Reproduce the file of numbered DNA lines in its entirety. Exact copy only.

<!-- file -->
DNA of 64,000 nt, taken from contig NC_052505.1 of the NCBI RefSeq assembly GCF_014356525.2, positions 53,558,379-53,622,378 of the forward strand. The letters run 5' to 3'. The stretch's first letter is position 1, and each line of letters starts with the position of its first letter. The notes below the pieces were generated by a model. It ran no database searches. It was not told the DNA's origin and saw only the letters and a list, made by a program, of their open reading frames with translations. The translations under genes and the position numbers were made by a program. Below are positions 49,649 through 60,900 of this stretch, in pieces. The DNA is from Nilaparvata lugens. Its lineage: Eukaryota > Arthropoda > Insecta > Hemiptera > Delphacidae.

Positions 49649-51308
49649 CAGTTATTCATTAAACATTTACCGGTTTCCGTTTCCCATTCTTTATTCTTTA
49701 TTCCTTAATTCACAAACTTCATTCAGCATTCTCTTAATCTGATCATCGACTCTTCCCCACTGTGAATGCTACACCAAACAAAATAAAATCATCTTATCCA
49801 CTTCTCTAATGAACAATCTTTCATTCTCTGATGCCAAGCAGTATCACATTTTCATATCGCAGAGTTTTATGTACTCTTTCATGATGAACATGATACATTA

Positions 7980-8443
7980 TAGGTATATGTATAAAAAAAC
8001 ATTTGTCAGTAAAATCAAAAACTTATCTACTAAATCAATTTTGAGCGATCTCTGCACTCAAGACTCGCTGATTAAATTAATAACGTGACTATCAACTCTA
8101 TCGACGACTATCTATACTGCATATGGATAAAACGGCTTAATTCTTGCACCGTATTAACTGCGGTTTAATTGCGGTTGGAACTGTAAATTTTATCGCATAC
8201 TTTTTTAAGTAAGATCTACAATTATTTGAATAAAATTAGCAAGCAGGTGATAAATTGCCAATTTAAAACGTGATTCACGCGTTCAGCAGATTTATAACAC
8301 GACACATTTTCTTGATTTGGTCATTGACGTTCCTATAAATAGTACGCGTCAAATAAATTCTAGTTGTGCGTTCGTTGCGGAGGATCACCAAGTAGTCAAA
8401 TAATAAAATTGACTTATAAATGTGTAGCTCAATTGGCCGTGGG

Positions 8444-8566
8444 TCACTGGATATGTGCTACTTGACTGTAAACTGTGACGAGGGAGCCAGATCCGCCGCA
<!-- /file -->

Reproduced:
DNA of 64,000 nt, taken from contig NC_052505.1 of the NCBI RefSeq assembly GCF_014356525.2, positions 53,558,379-53,622,378 of the forward strand. The letters run 5' to 3'. The stretch's first letter is position 1, and each line of letters starts with the position of its first letter. The notes below the pieces were generated by a model. It ran no database searches. It was not told the DNA's origin and saw only the letters and a list, made by a program, of their open reading frames with translations. The translations under genes and the position numbers were made by a program. Below are positions 49,649 through 60,900 of this stretch, in pieces. The DNA is from Nilaparvata lugens. Its lineage: Eukaryota > Arthropoda > Insecta > Hemiptera > Delphacidae.

Positions 49649-51308
49649 CAGTTATTCATTAAACATTTACCGGTTTCCGTTTCCCATTCTTTATTCTTTA
49701 TTCCTTAATTCACAAACTTCATTCAGCATTCTCTTAATCTGATCATCGACTCTTCCCCACTGTGAATGCTACACCAAACAAAATAAAATCATCTTATCCA
49801 CTTCTCTAATGAACAATCTTTCATTCTCTGATGCCAAGCAGTATCACATTTTCATATCGCAGAGTTTTATGTACTCTTTCATGATGAACATGATACATTA

Positions 7980-8443
7980 TAGGTATATGTATAAAAAAAC
8001 ATTTGTCAGTAAAATCAAAAACTTATCTACTAAATCAATTTTGAGCGATCTCTGCACTCAAGACTCGCTGATTAAATTAATAACGTGACTATCAACTCTA
8101 TCGACGACTATCTATACTGCATATGGATAAAACGGCTTAATTCTTGCACCGTATTAACTGCGGTTTAATTGCGGTTGGAACTGTAAATTTTATCGCATAC
8201 TTTTTTAAGTAAGATCTACAATTATTTGAATAAAATTAGCAAGCAGGTGATAAATTGCCAATTTAAAACGTGATTCACGCGTTCAGCAGATTTATAACAC
8301 GACACATTTTCTTGATTTGGTCATTGACGTTCCTATAAATAGTACGCGTCAAATAAATTCTAGTTGTGCGTTCGTTGCGGAGGATCACCAAGTAGTCAAA
8401 TAATAAAATTGACTTATAAATGTGTAGCTCAATTGGCCGTGGG

Positions 8444-8566
8444 TCACTGGATATGTGCTACTTGACTGTAAACTGTGACGAGGGAGCCAGATCCGCCGCA